Tuesday, June 21, 2011

Theological Methodology by Rav Sa'adyah Gaon.

Emunot Vede’ot by Rav Sa’adyah Gaon (Resag) is divided into 10 Ma’amarim or sections, each composed of various chapters.  The sections were part of the original while the chapters are a later addition and are not always well thought out according to Rav Kafieh. Rav Kafieh in the introduction to his edition which contains the original Judeo-Arabic and a brand new translation, notes that Resag kept on editing the book after publication and for his last version changed the name to Hanivchar Be’emunot Vede’ot (HBV), an interesting change as it suggests a subjective evaluation amongst different beliefs and opinions. It also seems to give legitimacy to other opinions giving preference to the one proposed in this book. I am not sure at this point what to make of it.

Each section discusses a different theological subject beginning with creation, followed by Divine Unity, Mitzvot and so on. The sefer precedes Rambam’s MN by approximately 200 years and although written in Judeo-Arabic was well known in Europe. Although the first proper translation to Hebrew was only written in the 11th century by R. Yehuda Ibn Tibon, a paraphrased translation was available much earlier and was used as the source for those who were interested in Resag’s thought in early medieval Europe. Along with the Resag Pirush on Sefer Yetzira, HBV was an important source for Jewish thought used by the Kalonimus family in developing the theology of the Chassidei Ashkenaz. (See Professor Joseph Dan’s magnum opus (Hebrew) Toldot Torat Hasod Ha’ivrit volumes 4 and 5). We also hear echoes of Resag in Rambam’s MN.  As I continue writing about Resag’s Torah I will address these issues more.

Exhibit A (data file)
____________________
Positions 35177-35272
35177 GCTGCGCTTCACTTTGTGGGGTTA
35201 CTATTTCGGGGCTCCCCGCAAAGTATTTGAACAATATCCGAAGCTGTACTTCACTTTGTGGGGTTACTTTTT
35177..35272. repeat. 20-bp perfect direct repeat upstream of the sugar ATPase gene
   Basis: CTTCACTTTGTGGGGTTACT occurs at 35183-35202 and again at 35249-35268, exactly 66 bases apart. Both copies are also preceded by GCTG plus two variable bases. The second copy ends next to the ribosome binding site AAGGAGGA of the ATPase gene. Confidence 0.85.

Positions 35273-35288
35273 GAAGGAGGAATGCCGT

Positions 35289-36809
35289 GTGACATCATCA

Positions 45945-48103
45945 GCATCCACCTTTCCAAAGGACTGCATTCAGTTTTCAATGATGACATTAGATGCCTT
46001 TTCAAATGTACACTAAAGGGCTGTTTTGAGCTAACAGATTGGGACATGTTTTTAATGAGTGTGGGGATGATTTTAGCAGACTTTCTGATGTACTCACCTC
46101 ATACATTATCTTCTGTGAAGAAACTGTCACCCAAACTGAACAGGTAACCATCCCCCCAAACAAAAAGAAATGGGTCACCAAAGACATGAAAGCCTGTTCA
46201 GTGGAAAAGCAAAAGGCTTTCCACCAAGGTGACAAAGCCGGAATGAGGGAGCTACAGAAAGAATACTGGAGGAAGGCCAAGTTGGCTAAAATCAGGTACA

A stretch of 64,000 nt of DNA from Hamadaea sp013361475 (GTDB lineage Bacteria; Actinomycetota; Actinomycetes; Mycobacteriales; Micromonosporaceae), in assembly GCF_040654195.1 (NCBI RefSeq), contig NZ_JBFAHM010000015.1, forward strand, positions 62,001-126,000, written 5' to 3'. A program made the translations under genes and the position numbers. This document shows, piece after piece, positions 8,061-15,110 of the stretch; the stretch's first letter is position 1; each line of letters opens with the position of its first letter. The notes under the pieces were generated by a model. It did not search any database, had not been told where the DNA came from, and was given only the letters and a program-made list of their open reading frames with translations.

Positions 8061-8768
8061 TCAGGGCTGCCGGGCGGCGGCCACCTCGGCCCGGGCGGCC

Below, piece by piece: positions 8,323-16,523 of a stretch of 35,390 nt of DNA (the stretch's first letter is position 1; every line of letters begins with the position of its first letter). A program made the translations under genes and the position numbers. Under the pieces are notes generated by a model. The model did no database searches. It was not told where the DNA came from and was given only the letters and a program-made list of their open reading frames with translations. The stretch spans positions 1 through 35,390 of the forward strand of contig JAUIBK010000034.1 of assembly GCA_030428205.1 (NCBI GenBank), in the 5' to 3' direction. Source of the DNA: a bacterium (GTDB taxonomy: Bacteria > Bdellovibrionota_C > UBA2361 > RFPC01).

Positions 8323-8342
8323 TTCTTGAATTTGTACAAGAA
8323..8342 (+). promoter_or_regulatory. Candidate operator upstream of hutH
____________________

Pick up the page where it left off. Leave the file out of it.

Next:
At the beginning of the first section, which is titled “That all existents are created from nothingness” and deals with Creation, Resag makes an important statement.

It is necessary to preface this section by clarifying that one, who speculates about the subjects [discussed] in it, is involved in matters that eyes have never seen nor were they apprehended by any of the senses. That person is trying to establish, through rational methods of thought, how things were at the beginning of time. His quest is for something very abstract and fine which he is trying to establish in his mind as it cannot be apprehended by the senses. As the person knows going in what the goal is, when he does apprehend the subject in its expected form, he may not now deny it or look for it in a different form. Knowing how things were in the past is something no human being has seen and therefore the goal is to apprehend with our minds matters of great profundity that are the farthest removed from our senses as the Chassid says about it: Far away that which was and deep, deep – who can find it? (Qohelet 7:24). So, when we conclude that things were created from nothingness and our senses have never experienced such a possibility, it is wrong for us to be thrown and back away saying how can we accept something we have never seen? After all, from the start we knew that the answer will be something that is beyond our experience. We must therefore get used to this and rejoice having found that which we were looking for.”